Sunday, June 05, 2016

Presenting CWWN v05 - The Christian (3)

kw: book summaries, watchman nee, christian ministry

Volume 5 of the Collected Works of Watchman Nee concludes his "Meditations on the Book of Revelation" from Volumes 3 and 4. The meditations on the letters to Thyatira and to Sardis each take up about fifty pages, while he treats of the letters to Philadelphia and Laodicea in something over sixty pages each.

Throughout these Meditations he stresses repeatedly the dual interpretation of each letter. Firstly, each was a letter to the "messenger" of a particular local church. Thus, there is no gospel message in any of them because each church consisted entirely of believers. The late First Century was not like today, in which it is rather easy to be called a Christian while having no reality. The Western countries abound with church-goers for whom this activity is primarily a social function. In about the year 95, when John was exiled to Patmos, to become a Christian and to present oneself as a believer in Jesus was to take a deadly risk.

On the other hand, Nee dwells upon the historical interpretation, for each letter has something to teach us today. The eras represented by the first three letters, to Ephesus, to Smyrna, and to Pergamos, have come and gone. The era represented by Ephesus was ending as John wrote. In the later letters by Paul thirty years earlier we can see that many were forsaking the way of Christ, and the love of many was already growing cold. The era represented by Smyrna (=Myrrh, representing suffering) occupied the Second and Third Centuries, and the first part of the Fourth Century, the era of official persecution of Christians. The era represented by Pergamos (meaning "fully married"), in which the Christian church became wedded to the world, particularly to the Roman Government, lasted about another two centuries.

Although these eras have ended, these three letters have something to say to us, no matter what kind of "church" we may attend or adhere to. Do we love the Lord with the first love? We may have many works, yet be motivated either by a desire for other's good opinion or by a self-righteous sense of duty. The first letter is for us. Maybe our love of Christ has not waned, or has been rekindled, and we are suffering persecution. In America and other Western countries it is less likely that you could be killed for your faith, but not entirely out of the question. But more subtle works of Satan induce others to exclude us or humiliate us, or some might lose jobs "for being too religious". The second letter, with its lack of rebuke by the Lord, and its many words of comfort, can sustain those suffering for their faith. But are we instead someone who loves to attend the richest congregation, the one filled with political and business leaders? Do we love hobnobbing with the great of the world, "even at church"? The third letter has significant warnings of the spiritual peril we are courting, and remedies to induce in us a pure love for the Lord and a straight walk in His presence.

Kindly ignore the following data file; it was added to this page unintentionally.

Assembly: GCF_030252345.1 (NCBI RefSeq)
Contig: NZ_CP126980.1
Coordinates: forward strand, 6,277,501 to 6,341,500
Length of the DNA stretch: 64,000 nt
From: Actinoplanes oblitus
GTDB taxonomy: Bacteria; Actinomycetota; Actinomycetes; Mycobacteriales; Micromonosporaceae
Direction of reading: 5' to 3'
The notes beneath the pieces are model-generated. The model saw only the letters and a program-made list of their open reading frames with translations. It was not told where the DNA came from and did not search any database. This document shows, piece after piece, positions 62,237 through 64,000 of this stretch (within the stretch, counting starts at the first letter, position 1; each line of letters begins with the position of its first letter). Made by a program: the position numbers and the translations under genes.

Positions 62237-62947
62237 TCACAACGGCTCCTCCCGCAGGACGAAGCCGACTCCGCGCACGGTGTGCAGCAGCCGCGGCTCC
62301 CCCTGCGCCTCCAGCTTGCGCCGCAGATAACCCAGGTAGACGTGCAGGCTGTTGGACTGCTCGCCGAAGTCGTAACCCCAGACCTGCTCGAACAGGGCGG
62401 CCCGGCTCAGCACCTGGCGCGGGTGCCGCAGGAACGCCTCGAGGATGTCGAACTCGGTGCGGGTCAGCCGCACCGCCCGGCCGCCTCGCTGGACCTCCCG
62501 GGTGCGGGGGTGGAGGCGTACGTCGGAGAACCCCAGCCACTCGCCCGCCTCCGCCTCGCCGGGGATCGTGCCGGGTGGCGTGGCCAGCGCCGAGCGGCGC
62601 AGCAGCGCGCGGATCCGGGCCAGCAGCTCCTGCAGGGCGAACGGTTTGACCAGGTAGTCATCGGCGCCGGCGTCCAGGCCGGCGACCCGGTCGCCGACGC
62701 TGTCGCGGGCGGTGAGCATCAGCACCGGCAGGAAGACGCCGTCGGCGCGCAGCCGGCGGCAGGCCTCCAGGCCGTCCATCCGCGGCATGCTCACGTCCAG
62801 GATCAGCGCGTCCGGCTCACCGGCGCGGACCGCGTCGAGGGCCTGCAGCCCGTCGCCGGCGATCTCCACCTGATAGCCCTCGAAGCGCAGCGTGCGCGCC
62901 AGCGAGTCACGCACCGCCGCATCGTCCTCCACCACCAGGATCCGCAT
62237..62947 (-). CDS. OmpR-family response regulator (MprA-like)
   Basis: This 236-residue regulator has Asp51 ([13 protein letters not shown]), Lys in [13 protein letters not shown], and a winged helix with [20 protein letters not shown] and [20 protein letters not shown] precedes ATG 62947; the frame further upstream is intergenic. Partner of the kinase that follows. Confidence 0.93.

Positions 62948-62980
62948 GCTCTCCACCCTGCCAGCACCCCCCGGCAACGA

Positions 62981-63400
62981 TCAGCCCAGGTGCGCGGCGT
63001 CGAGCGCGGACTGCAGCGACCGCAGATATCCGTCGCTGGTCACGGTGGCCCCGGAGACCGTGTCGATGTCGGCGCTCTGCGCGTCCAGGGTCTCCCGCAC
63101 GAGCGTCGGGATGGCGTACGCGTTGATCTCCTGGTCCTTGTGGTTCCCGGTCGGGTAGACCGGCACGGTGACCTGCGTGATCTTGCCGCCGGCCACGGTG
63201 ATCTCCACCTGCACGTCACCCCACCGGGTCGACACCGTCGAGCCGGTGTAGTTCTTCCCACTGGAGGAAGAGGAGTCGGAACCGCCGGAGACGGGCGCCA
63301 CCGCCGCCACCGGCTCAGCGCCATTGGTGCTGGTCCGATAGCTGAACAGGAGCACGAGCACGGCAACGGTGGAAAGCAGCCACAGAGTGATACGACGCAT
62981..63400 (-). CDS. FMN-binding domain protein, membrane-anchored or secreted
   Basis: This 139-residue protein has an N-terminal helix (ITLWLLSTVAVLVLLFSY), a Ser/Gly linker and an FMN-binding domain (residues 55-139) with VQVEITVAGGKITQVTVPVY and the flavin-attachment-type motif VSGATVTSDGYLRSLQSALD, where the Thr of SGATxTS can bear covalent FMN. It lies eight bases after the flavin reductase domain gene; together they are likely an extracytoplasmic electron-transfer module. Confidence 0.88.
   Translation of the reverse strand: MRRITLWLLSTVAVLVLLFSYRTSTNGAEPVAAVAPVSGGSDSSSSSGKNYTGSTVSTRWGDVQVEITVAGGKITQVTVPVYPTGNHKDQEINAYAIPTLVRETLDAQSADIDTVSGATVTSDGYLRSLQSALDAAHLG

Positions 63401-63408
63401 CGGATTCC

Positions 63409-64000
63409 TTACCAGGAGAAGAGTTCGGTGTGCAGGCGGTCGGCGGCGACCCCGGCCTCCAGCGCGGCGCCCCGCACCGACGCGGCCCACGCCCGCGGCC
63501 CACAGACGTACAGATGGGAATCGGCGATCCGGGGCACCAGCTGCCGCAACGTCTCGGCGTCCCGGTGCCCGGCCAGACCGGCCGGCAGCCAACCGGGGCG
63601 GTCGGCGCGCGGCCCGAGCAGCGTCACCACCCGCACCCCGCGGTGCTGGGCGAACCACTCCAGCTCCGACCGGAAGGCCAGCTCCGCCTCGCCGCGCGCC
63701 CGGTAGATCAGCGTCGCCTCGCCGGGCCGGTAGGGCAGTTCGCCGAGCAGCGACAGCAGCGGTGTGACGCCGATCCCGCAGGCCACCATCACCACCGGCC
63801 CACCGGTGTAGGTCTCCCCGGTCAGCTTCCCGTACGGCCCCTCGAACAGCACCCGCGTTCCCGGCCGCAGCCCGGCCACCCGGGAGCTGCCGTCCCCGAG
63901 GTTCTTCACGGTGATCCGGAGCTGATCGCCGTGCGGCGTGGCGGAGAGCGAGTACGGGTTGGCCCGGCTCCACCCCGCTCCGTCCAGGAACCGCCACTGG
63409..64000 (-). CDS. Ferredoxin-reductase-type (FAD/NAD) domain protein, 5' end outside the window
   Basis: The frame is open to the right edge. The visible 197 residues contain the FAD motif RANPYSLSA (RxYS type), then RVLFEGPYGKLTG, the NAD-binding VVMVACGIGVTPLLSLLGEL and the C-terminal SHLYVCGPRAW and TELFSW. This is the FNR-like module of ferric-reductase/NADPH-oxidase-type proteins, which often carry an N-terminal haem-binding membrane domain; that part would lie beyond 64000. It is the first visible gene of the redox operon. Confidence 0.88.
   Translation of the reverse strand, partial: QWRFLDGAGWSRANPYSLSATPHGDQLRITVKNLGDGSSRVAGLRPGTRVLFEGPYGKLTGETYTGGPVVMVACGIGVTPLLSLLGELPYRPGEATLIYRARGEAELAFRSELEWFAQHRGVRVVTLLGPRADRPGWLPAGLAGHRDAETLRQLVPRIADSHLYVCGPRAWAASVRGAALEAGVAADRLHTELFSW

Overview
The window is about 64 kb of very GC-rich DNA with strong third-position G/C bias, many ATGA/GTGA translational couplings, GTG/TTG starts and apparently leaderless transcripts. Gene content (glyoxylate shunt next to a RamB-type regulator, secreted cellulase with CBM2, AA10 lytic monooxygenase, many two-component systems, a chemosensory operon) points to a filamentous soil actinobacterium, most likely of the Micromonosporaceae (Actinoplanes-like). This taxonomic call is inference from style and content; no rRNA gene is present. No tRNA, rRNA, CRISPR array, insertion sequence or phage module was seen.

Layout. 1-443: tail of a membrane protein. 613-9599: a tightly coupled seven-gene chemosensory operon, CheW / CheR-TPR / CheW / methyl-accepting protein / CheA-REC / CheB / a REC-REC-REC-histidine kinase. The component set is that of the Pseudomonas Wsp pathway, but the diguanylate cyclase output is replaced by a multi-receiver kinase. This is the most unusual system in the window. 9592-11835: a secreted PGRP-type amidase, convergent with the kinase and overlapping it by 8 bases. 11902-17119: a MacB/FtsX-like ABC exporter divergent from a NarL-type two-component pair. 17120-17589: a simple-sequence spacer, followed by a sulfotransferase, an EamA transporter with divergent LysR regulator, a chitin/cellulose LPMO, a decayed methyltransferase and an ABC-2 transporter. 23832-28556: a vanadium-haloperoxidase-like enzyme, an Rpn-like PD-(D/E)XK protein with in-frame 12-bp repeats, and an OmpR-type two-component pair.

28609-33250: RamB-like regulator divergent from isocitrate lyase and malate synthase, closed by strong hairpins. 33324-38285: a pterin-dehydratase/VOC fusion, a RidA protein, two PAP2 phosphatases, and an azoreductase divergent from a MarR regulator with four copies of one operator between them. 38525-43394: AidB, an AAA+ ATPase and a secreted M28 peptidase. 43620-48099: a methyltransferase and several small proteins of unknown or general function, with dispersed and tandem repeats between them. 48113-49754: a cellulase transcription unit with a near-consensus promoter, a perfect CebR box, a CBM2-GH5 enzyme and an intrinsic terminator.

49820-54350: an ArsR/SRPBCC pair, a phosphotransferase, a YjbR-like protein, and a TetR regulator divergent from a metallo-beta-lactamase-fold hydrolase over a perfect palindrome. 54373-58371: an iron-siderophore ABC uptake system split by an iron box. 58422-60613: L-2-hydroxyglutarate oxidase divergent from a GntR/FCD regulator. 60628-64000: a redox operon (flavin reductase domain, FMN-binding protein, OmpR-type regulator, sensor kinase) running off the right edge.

The latter four churches represent expressions of the church that coexist now. They began at different times, but the later ones did not replace the former ones. Thus, the local church in Thyatira had characteristics that made it the prototype of worldwide Catholicism. This is primarily the Roman Catholic Church, but in principle it includes the eleven other Orthodox, or "old Catholic" churches. Sardis represents the churches that arose out of the Protestant Reformation, particularly the State Churches: Lutheran, Dutch Reformed, Anglican, and so forth. Other "mainline denominations" would also be included, such as Methodist or Presbyterian, but not Congregational, which we'll get to in a moment. The weak but faithful church in Philadelphia represents those expressions of the church that are characterized by love among the believers ("Brotherly Love"), holding fast the Lord's name and keeping his word. For this the Lord appreciated that they had "a little strength", and a little is all that is needed. The fourth church, Laodicea, had become quite "democratic", replacing revelation with elections. The name means "rule of the laity", and in a certain way, it harks back to the proverb of the times of the Judges, "Each man does what is right in his own eyes." The Congregational denomination is the epitome of this kind of expression. But the "Christian world" abounds with denominations of all kinds, rampant division of the body of Christ, such that division is the "new normal", and those who separate from divisions and attempt to attain Biblical unity are considered heretics. Modern Philadelphians experience a taste of Smyrna! But this "new normal" kind of church expression is most hateful to the judging Jesus Christ, who promises—it was no warning this time—to vomit them out of his mouth. Though shut out of the church, He remains near the door, knocking, and blessing any who answer and let Him into their own heart, though the church door remains shut to Him. Thus we can discern a third mode of interpretation, the personal. It is possible to be sitting among faithful believers in a church that primarily expresses the love and faithfulness of Philadelphia, while inside being a lukewarm Laodicean or a chilly Sardisite (as some even boast, they are "God's frozen chosen"!).

In these Meditations we see a measure of incipient maturity in one who was about the age at which I received Christ. Is it not true that nearly all of us spend most of our lives as a mature adult? So why is spiritual maturity so rare? These seven letters, each with their call to the overcomer, and each with a remedy given by Christ for the local situation, contain the "supplies" we need to overcome and to mature in Christ, loving Him first, relying on Him, and living a life of faithful testimony to Him. May the Lord at His return find us doing so!

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